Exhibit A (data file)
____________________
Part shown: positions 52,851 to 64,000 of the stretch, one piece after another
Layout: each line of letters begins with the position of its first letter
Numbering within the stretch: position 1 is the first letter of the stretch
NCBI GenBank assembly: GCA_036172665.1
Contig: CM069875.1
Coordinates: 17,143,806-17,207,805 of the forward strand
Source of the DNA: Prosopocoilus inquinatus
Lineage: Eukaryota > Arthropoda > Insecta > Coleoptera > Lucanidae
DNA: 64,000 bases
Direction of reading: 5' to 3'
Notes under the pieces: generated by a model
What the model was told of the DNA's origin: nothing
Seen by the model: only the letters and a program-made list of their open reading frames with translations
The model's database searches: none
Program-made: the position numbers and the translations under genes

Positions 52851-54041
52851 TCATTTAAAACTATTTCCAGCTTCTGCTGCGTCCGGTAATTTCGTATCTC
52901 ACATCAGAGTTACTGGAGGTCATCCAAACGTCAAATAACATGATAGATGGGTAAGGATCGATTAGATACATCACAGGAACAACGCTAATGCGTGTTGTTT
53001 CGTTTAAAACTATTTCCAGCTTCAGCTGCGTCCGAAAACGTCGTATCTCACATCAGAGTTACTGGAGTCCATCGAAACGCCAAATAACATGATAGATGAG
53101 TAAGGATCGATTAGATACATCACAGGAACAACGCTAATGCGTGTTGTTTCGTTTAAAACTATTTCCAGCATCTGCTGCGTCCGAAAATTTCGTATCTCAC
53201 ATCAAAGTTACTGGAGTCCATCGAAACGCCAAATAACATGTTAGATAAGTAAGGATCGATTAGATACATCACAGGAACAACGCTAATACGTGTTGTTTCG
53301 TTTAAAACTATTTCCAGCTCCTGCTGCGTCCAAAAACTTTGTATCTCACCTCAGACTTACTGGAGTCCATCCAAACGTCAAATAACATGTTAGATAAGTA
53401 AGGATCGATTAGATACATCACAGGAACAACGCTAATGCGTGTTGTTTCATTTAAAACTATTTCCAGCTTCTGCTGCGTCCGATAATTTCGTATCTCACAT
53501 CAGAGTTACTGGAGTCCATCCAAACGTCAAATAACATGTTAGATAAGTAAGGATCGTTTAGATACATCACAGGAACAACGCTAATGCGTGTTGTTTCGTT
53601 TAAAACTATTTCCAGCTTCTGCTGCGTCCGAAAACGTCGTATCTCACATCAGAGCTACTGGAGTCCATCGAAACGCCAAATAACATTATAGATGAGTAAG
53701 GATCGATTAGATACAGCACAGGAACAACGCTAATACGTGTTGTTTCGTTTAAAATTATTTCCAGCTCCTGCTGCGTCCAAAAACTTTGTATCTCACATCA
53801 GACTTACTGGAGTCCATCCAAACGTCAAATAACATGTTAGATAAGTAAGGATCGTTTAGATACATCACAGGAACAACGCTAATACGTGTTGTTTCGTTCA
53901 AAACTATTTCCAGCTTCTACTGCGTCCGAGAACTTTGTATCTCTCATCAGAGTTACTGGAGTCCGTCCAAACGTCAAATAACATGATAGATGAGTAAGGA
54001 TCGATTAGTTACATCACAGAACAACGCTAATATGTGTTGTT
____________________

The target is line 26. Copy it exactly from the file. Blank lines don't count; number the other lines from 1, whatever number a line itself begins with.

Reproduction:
53701 GATCGATTAGATACAGCACAGGAACAACGCTAATACGTGTTGTTTCGTTTAAAATTATTTCCAGCTCCTGCTGCGTCCAAAAACTTTGTATCTCACATCA